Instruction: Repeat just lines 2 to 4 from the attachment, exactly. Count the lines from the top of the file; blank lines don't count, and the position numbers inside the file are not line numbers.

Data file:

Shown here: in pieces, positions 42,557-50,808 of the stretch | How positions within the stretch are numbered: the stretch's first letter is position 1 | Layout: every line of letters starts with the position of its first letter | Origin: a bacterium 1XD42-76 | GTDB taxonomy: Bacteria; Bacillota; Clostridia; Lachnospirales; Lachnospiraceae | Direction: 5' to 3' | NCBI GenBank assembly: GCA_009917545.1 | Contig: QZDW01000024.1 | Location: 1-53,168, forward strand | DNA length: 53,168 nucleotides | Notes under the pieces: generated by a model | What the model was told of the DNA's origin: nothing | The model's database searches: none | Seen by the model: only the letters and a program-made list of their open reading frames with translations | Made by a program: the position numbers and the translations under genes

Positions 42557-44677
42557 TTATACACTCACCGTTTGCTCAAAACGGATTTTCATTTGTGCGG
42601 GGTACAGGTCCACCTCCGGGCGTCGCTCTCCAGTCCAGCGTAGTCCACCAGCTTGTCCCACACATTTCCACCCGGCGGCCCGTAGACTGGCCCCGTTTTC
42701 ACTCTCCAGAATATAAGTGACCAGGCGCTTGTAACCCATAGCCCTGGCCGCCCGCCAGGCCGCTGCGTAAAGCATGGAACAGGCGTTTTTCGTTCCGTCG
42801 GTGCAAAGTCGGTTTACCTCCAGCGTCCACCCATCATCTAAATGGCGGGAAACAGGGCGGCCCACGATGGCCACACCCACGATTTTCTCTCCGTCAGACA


Positions 42557-44677
42557 TTATACACTCACCGTTTGCTCAAAACGGATTTTCATTTGTGCGG
42601 GGTACAGGTCCACCTCCGGGCGTCGCTCTCCAGTCCAGCGTAGTCCACCAGCTTGTCCCACACATTTCCACCCGGCGGCCCGTAGACTGGCCCCGTTTTC